PROJECT 1. ACCESSIBILITY AUDIT & RE-DESIGN
For my UX design case study I chose the website of a charity called Dogs for Good as I wanted
to conduct an Accessibility audit using the W3C Web Accessibility Initiative Content Accessibility Guidelines (WCAG) 2.1 standards. Please see download link above to view the audit document.
Once I had conducted the audit and defined the improvements and fixes, I then applied them in
a re-design of the homepage to illustrate how slight adjustments to the colour, contrast and text
size, renders the website more readable and accessible.
Dogs for Good is a charity that helps make life-changing differences for people with disabilities through the power of expertly trained dogs. Its target audience is a diverse group, many of whom have some form of physical or cognitive disability. A typical user could be an adult wheelchair user, the family of a child with autism or a community group, such as a school or care home. As their website is targeting users with disabilities, and in order that it ensures a good user experience for all, it is really important that it meets the W3C Web Accessibility Initiative Content Accessibility Guidelines (WCAG) 2.1 standards at a minimum level AA.
Accessibility Standards Auditing - Why it is important
In the UK, one in five people have a disability – with many more living with a temporary disability.
Under UK law, organisations have a legal responsibility to ensure their website is accessible to this audience. If it isn’t, organisations could be breaking the law and losing out on a bigger online market share. The Web Content Accessibility Guidelines are published by the Web Accessibility Initiative of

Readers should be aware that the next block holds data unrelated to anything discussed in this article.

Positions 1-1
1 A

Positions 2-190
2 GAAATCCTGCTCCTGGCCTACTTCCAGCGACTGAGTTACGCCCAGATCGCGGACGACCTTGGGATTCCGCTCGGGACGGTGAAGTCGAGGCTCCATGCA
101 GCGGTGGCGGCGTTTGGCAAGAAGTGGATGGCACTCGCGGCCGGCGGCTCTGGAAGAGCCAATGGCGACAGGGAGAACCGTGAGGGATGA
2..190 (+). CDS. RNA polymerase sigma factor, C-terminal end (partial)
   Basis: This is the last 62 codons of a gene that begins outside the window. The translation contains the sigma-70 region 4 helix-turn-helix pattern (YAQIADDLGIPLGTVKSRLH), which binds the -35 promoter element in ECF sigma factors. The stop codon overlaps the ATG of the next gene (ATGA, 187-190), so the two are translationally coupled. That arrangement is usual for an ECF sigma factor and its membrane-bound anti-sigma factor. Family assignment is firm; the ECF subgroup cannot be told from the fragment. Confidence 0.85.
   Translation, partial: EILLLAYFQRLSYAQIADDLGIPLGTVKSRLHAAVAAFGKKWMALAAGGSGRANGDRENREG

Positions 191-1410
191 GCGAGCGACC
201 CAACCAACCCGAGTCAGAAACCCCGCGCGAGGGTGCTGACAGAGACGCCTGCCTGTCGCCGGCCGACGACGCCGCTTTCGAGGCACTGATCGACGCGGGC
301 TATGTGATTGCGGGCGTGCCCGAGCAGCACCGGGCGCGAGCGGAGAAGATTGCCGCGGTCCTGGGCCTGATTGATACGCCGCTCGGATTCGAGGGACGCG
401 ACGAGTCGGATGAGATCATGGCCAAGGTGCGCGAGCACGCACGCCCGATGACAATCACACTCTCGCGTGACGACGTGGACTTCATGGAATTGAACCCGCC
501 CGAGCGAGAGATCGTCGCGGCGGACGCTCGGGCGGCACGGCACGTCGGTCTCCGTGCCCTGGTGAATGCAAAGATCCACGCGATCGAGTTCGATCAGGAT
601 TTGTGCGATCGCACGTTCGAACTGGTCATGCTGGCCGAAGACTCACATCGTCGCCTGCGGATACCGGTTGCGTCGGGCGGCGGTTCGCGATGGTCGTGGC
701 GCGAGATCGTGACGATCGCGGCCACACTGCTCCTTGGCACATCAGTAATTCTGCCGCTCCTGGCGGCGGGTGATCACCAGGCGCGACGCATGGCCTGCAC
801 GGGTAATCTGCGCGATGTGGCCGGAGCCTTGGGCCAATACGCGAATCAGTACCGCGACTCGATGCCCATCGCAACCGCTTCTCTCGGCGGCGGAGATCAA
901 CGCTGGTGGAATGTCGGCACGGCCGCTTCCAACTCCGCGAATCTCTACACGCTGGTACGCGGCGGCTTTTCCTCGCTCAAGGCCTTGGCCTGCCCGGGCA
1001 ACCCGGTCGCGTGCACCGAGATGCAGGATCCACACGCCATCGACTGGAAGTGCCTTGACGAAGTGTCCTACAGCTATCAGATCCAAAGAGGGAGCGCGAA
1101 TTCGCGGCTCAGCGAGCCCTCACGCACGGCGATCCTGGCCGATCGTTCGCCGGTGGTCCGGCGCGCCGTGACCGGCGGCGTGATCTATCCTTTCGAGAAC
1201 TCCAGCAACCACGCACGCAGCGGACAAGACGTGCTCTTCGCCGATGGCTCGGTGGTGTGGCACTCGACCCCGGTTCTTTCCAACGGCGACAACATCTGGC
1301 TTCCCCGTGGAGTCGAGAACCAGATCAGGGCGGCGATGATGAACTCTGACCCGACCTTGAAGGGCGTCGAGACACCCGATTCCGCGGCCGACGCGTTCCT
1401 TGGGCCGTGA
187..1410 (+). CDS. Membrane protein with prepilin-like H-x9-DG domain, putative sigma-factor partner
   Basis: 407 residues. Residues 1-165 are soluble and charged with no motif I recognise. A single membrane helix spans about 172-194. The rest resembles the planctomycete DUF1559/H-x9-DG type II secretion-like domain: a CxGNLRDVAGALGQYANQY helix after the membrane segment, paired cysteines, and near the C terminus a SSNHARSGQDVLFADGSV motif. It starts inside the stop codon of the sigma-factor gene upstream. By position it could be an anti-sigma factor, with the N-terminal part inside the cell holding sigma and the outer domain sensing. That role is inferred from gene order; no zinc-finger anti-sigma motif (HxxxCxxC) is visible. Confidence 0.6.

the World Wide Web Consortium (W3.org) to help organisations meet their legal responsibility for web accessibility.
Using the WCAG 2.1 guidelines, I conducted an accessibility audit of Dogs for Good's website in order to determine the current level of conformance and, where it did not meet the requirements, what improvements and code fixes could be made in order to meet them at level AA.
I selected a couple of automated accessibility evaluation tools in order to perform part of the audit, including AXE and WAVE, which are Google Chrome extensions commonly used by web developers to test for accessibility.
In addition to automated developer tools, I also performed manual testing in order to see how easy
the site is to access for keyboard only users and users of assistive technology. I disconnected my mouse and, using the keyboard only to navigate, I tabbed through the site to test elements such as
skip links, focus rings, page structure & visual hierarchy and landmark elements, which are very important for users of screen readers.This layered testing approach of using automated and manual user-model testing is considered best practice in accessibility auditing. It is important to make the distinction between accessibility and usability. They are not the same thing and there is no substitute for user-model testing. You cannot automate accessibility. Best practice is to incorporate accessibility from the very beginning of projects, so you don’t need go back and to re-do work.